When video-game maker Electronic Arts released games in 2012 related to the National Football League, they were subject to a lawsuit from a tattoo artist as well (Boudway). While this case was not pursued to completion, it did result in the National Football League Players Association issuing the following advice to its members: get a waiver or a license (Boudway). Assistant executive director of external affairs for the NFLPA, George Atallah, says that they are encouraging players to seek protection from infringement suits regardless of their relationship with their tattoo artists and regardless of any legal merits of suits of this kind (Boudway). According to Boudway,

Getting a tattoo probably doesn’t mean you can never be photographed or appear on television without infringing on a copyright, but it may mean that your tattoo can’t appear without the artist’s permission in a videogame, on an action figure, or in a parody. ”I’m not saying I own their skin,” says Escobedo, “but I am the artist and the creator” (Boudway)

While Escobedo, the artist that filed suit with regards to a UFC licensed video game, is incorrect with regards to parody, which would be considered fair use under the current copyright statute, it is likely true that it would be a challenge to come up with a use that was a true parody, rather than an exact reproduction.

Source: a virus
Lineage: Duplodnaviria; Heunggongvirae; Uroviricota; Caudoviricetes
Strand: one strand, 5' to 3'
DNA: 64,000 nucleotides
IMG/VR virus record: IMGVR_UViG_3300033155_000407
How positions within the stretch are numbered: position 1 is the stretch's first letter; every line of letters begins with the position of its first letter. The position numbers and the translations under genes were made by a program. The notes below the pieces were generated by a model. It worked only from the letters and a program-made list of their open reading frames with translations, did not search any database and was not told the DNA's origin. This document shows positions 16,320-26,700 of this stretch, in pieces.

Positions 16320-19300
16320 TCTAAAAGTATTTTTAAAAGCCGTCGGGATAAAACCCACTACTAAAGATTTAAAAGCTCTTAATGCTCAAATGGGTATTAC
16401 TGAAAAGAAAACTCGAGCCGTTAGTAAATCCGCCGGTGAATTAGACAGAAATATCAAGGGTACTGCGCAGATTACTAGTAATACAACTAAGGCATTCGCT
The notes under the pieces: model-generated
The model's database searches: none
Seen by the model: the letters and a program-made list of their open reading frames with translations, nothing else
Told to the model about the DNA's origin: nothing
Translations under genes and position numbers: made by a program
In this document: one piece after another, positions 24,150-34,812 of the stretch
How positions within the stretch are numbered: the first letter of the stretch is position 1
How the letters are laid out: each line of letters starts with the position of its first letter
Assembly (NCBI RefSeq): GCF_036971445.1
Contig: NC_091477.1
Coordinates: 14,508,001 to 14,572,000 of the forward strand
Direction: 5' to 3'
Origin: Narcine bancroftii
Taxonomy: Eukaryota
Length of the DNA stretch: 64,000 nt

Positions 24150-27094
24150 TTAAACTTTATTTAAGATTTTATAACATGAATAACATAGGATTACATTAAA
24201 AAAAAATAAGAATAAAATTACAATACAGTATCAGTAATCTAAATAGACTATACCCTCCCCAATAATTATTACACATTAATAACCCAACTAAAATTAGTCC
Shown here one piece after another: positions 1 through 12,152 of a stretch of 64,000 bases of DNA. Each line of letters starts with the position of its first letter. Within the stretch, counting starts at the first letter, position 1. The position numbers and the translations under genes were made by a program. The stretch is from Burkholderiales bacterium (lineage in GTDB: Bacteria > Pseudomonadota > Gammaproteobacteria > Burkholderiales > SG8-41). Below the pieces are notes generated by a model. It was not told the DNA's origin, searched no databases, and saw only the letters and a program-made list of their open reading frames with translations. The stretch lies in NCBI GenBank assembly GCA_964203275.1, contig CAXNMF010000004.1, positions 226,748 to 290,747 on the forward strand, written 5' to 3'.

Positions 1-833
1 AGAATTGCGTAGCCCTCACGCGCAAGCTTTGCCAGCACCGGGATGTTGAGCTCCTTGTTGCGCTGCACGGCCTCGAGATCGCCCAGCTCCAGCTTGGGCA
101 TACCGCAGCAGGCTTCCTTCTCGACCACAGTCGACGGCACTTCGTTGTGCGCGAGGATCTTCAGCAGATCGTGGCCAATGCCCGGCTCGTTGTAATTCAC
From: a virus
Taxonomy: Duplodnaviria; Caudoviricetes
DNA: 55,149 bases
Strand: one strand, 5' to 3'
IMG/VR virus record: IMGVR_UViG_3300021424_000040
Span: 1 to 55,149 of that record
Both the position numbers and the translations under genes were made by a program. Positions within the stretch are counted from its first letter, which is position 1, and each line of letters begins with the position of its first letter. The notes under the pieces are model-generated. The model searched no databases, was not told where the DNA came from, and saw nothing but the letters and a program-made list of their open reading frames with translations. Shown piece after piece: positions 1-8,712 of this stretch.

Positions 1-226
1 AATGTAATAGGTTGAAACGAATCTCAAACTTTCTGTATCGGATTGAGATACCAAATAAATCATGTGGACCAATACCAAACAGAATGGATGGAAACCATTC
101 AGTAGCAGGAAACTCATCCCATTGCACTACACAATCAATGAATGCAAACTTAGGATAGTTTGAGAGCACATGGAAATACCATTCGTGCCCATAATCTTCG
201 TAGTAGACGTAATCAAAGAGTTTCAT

While the NFLPA may not take these suits seriously, “defendants are leery of letting these claims get before a jury because the damages could be costly” (Boudway). According to Boudway, Bradley believes that “As long as the artist has taken the step of registering his copyright, he is eligible for statutory damages. It doesn’t matter, in other words, whether the infringement actually cut into sales” (Boudway). This is, in part, why the Hangover 2 settlement seemed to have come to fruition so quickly. Bradley says, “With The Hangover, they were really panicking…because there are posters and advertising, too” (Boudway). Escobedo argues that his art is especially worthy of copyright; “I don’t see the difference with my custom mark that was way harder to do in someone’s skin than it is on a computer or a piece of paper” (Boudway).